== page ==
by Deborah Steele Hazen
Elsewhere on this page is the announcement that after 92 years of ownership by our family, we are selling The Chief. The sale will be finalized July 31, and I will write my thoughts regarding my retirement and the ending of this family legacy in the edition that goes to press that day.
In the meantime, I have been thinking about what issues I want one more poke at with this “trident.”
During my 46-year career as a professional journalist, I have received several honors and accolades. Perhaps, the ones that mean the most to me – besides the personal expressions of support and gratitude – are the two “outstanding media” awards I have received from the Oregon Education Association for my positive coverage of the local schools, and the Clark Campbell Outstanding Media Achievement Award from the Governor’s Council on Alcohol and Drug Abuse Programs for “invaluable contribution and dedication in the fight to reduce alcohol and drug abuse problems in the State of Oregon.”
Twenty-seven years ago, after about a decade during which I abused alcohol – (and marijuana, for part of that time) – I quit drinking and smoking entirely. I did so with the help of God, and the strength and determination of the man I love – my hero and my husband, who not only proved his character and his extraordinary courage in combat in Vietnam, but then fought and conquered another “cunning, baffling, powerful” enemy – alcohol.
Like many people who fall victim to addiction, I began using alcohol and marijuana socially, and then started to depend upon it to ease the emotional pain of life.
The more one uses alcohol or drugs to anesthesize that pain, to deal with stress, to drown sorrows, to take the edge off a hard day or a difficult person, the less capable one becomes of managing the problems of life without those substances. That’s the “cunning” part. It seems to help at first, but for those who are drawn too far into dependency, it ultimately has the opposite effect.
Alcohol, marijuana and other even more powerfully addictive drugs – including prescription narcotics – are mind-altering substances. They change the way we think. Therefore, they change the way we behave.
Most people who have been “under the influence” have done things – frequently harmless things – that they wouldn’t have done without that influence. But, too often, they do things they regret.
To state the obvious, alcohol and drugs also make one much more vulnerable to accidents of all kinds – car crashes, drownings, falls, fires. It is not hard to find the statistics to prove that.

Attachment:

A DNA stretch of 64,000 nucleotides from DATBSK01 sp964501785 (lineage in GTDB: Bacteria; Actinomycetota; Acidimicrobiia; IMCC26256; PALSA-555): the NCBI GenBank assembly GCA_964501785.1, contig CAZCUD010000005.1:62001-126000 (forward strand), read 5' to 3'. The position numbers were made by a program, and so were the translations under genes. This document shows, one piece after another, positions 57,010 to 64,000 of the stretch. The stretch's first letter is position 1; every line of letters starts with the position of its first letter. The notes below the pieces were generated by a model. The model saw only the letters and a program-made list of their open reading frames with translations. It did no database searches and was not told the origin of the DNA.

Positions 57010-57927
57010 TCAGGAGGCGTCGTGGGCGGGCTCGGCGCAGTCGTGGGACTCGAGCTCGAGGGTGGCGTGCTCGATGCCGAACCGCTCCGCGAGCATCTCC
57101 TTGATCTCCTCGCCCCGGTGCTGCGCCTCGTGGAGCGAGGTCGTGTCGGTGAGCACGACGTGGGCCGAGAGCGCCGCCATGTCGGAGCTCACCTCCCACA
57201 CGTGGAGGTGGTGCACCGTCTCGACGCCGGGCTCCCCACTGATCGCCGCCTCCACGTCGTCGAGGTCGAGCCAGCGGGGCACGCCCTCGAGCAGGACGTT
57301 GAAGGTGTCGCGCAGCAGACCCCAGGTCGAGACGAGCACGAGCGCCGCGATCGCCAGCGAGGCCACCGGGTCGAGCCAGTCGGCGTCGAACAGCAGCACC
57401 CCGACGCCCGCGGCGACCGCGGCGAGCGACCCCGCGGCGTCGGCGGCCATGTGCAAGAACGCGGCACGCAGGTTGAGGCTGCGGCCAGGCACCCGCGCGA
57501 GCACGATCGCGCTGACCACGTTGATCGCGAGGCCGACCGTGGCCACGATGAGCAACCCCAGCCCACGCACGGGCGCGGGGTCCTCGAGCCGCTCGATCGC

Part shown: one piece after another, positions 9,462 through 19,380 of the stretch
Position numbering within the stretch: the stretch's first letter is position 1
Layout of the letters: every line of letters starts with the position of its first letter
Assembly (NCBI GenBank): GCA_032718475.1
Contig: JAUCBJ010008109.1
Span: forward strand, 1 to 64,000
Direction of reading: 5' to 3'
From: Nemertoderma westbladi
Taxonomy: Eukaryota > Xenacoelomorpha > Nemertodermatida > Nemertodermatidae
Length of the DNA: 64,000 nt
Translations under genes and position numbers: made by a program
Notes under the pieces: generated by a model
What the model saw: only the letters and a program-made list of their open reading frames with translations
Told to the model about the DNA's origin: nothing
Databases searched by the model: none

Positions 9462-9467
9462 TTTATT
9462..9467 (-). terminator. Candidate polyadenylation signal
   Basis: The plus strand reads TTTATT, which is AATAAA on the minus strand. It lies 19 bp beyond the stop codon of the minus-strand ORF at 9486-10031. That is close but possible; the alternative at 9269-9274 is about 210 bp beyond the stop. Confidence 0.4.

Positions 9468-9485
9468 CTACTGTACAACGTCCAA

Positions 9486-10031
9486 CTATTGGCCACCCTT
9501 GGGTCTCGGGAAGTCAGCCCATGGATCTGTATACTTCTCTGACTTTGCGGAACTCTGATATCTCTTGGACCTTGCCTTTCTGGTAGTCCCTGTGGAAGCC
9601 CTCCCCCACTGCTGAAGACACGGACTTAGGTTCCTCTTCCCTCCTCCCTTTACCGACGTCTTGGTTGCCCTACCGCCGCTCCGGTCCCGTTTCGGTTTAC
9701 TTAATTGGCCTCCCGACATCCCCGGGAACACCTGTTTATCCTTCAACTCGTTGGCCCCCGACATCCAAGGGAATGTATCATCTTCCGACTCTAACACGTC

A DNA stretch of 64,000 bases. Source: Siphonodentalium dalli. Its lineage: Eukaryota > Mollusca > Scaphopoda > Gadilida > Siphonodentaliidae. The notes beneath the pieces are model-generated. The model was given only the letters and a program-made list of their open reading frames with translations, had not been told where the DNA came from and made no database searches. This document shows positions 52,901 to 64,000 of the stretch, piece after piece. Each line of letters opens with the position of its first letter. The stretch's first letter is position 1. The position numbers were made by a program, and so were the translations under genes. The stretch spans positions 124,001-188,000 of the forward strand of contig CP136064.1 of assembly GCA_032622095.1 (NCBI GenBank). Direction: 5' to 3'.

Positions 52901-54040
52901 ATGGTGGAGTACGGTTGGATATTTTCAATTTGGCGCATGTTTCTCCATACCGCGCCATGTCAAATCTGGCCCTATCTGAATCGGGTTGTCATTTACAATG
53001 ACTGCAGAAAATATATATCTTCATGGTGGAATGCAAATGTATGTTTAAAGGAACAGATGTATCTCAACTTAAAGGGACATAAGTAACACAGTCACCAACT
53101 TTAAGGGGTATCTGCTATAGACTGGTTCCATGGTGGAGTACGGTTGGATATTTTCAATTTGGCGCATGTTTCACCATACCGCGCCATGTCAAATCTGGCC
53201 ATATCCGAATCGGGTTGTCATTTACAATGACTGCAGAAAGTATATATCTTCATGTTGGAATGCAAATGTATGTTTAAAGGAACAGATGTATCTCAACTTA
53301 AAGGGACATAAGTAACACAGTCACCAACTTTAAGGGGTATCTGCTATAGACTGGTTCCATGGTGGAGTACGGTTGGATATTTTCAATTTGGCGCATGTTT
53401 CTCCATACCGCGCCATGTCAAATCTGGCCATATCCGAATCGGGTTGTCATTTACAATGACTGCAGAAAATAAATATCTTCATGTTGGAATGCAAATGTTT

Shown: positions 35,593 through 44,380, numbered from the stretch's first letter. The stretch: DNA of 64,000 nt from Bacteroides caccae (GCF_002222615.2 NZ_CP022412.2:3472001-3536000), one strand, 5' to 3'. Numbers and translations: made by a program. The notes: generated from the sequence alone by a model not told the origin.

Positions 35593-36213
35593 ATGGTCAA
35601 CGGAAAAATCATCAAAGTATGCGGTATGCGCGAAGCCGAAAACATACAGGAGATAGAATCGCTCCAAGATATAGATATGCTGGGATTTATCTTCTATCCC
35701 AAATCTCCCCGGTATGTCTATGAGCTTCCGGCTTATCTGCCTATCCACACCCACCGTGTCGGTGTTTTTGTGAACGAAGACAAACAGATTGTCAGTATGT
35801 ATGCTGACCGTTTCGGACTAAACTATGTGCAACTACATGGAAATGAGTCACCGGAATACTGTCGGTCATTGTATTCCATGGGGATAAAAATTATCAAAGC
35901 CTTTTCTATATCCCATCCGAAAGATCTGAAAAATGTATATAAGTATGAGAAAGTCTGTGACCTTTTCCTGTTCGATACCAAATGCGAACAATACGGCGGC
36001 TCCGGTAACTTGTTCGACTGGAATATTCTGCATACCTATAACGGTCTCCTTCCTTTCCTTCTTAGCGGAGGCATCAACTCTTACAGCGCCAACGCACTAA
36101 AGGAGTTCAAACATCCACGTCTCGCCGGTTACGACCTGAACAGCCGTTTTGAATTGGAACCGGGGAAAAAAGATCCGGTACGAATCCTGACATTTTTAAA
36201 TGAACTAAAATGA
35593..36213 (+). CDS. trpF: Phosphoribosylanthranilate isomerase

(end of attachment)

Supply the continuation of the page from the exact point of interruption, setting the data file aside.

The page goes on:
Healthy relationships are impossible to have with an addicted person, and, therefore, alcohol and other substance abuse plays a huge role in social problems – failed marriages, troubled children, domestic violence, bad relationships in the workplace, law enforcement problems of many kinds.
Despite the now-disputed claims of a glass of red wine’s beneficial effects on the heart, long-term, even moderate alcohol use takes a toll on the body and is directly linked to several kinds of cancer, as well as heart disease and organ failure.
That “cunning, baffling, powerful” description of alcohol comes from the Alcoholics Anonymous (AA) “Big Book.” The 12 steps of AA are a means of breaking the power of addiction and learning how to live life happily without mind-altering substances.
I quit writing about the dangers of alcohol and drugs for awhile because I sensed that it made some of my friends uncomfortable.
However, now that I am drawing near the end of my career – at least as the editor of this newspaper – I can’t help but look back on all the tragedies and controversies that I have covered which were linked to alcohol use and abuse.
I know that there are people who enjoy a glass of wine, or a beer or a shot of hard liquor – or occasionally smoke a joint – and don’t have a problem with it.
Wine culture and designer beers are fashionable and celebrated. Marijuana is being legalized. I accept these things as the reality of modern culture.
But let me ask you this:
Does every social occasion in your family or circle of friends involve alcohol?
Is a drink or a joint or a pill the first thing you turn to if you’re feeling mad or sad?
What would your reaction be if you learned that you could never have another drink in your life? If you can just shrug that off, or feel only a bit of regret – then I’m not talking about you. But, if the thought of never drinking again stirs a moment of panic, then you may be in the grip of a powerful enemy.
For those of us who have been there and come back again, it is deeply frustrating to see the pain and destruction that alcohol and substance abuse causes, and, at the same time, to witness the denial of that reality by our society in general.
In a few weeks, I won’t be the bearer of the bad tidings any more, but please, think about it.
Think about what you’re doing to yourself. Think about the example you’re setting for the younger generation. Think about all the tragedies that could have been avoided; about the loved ones who would still be with us.
Just think with a clear, unaltered mind about the reality of alcohol, drugs and addiction.